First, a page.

Budget 2014: What it means for Credit Unions

On the 19th March, the Chancellor, George Osbourne gave his fifth Budget statement. We look at some of the main impacts of the Budget on Credit Unions.

Corporation Tax

Most Credit Union’s pay corporation tax at the small profits rate (currently applies to taxable profits up to £300,000) which will remain unchanged at 20 per cent. For Credit Unions with taxable profits over £300,000, as previously announced, the main rate of corporation tax will be reduced to 21 per cent from April 2014 and further reduced to 20 per cent from April 2015.

PAYE & NI on Employee Wages

The Chancellor made some small changes to the various tax bands for personal tax which will affect the level of tax employees pay on their wages. The income tax personal allowance will increase from £9,440 to £10,000 in 2014/15, and further increase to £10,500 in 2015/16. The higher allowances for those born before 6 April 1948 will not be increased. The basic rate limit will reduce from £32,010 to £31,865 in 2014/15 and further reduce to £31,785 in 2015/16. However, the higher rate threshold will increase from £41,450 to £41,865 in 2014/15 and further increase to £42,285 in 2015/16. There were also changes to the rules regarding drawing down your pension which can be found on our main website.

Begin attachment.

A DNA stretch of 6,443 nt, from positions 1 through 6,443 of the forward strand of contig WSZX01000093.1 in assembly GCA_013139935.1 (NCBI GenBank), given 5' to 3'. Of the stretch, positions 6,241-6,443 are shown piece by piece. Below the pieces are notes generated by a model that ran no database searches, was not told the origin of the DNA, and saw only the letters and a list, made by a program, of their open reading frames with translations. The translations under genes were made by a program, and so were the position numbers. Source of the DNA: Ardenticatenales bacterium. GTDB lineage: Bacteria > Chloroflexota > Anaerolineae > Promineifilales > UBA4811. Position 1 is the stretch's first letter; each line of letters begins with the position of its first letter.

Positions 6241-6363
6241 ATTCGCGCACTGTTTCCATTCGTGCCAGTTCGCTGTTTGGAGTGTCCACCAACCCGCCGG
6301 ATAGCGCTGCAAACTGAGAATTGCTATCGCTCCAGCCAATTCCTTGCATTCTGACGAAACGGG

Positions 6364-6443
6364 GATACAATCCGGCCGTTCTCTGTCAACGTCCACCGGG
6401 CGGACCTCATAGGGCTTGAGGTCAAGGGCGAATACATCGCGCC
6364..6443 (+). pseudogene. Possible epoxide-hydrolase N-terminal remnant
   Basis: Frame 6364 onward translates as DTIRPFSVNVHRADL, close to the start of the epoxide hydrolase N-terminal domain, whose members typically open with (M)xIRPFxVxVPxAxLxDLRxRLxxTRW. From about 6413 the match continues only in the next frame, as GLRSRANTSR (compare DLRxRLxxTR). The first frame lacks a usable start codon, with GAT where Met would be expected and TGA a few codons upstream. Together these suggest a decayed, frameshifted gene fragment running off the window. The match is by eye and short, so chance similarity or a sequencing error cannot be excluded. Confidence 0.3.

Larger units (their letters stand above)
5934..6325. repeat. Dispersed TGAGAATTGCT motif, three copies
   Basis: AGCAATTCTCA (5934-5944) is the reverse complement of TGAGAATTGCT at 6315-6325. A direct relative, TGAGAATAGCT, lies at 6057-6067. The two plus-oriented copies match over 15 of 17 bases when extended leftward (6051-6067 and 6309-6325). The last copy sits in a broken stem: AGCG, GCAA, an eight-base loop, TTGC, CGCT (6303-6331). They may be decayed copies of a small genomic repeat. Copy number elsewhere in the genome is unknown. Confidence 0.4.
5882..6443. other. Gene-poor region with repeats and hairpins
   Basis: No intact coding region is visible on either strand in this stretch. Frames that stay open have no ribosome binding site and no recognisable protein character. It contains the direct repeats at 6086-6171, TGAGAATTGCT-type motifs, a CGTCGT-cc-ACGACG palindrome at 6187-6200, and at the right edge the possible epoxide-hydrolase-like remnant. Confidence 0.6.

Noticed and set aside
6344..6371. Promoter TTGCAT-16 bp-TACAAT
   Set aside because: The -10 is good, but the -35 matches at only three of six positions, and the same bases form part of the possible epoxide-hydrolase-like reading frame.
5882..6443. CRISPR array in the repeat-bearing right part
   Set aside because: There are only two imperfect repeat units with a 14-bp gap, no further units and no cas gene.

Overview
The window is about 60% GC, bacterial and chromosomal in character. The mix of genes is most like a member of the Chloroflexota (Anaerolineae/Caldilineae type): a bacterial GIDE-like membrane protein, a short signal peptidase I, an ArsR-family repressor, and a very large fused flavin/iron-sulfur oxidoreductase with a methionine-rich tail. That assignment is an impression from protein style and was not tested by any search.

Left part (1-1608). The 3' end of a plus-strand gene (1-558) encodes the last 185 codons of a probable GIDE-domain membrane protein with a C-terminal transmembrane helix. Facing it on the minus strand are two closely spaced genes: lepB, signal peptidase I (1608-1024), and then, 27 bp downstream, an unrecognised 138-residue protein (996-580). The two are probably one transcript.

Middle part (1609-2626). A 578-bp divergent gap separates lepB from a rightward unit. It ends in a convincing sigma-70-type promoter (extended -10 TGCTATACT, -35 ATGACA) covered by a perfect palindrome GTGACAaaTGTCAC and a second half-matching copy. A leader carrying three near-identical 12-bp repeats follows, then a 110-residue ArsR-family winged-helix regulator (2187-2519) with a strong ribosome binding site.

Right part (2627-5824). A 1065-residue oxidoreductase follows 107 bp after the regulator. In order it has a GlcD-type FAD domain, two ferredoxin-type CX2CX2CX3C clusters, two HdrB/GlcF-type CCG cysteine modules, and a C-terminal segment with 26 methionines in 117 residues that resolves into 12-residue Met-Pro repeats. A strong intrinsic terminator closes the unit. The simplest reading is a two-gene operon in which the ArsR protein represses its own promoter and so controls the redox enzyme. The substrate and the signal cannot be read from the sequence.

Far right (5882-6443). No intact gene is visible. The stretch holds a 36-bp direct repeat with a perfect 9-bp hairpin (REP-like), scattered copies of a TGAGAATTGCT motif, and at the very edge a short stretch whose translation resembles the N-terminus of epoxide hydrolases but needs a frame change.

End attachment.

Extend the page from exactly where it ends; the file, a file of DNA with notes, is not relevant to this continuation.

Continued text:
ISAs

For Credit Unions offering members ISAs or Child Trust Funds there were some important changes to the rules. From 1st July, people will be able to deposit up to £15,000 in New Individual Savings Accounts (NISAs- Not to be confused with the convenience stores). The savings can be held as either cash or shares. Funds can be transferred from previous ISAs into NISAs. The amount that can be invested in a Junior ISA or CTF in 2014/15 will increase to £4,000. Credit Unions offering ISAs who are suffering from an excess of shares will need to consider the implications.

Savings

Peoples saving habits may be impacted by the changes made to tax on savings. From 6 April 2015, the savings rate will be reduced from 10 per cent to 0 per cent and this rate will be available on up to £5,000 of savings income. Non-savings income is always taxed before savings income. For 2015/16, if an individual has total income of less than £15,500, he or she will be able to register to receive tax-free savings, from their bank or building society. In addition, the Chancellor announced a new Pensioners Bond which will launch in 2015 and offer over 65s an interest rate of up to 4%.

For more details on all the Budget announcements please see Alexander Sloan’s Budget Report on our main website.

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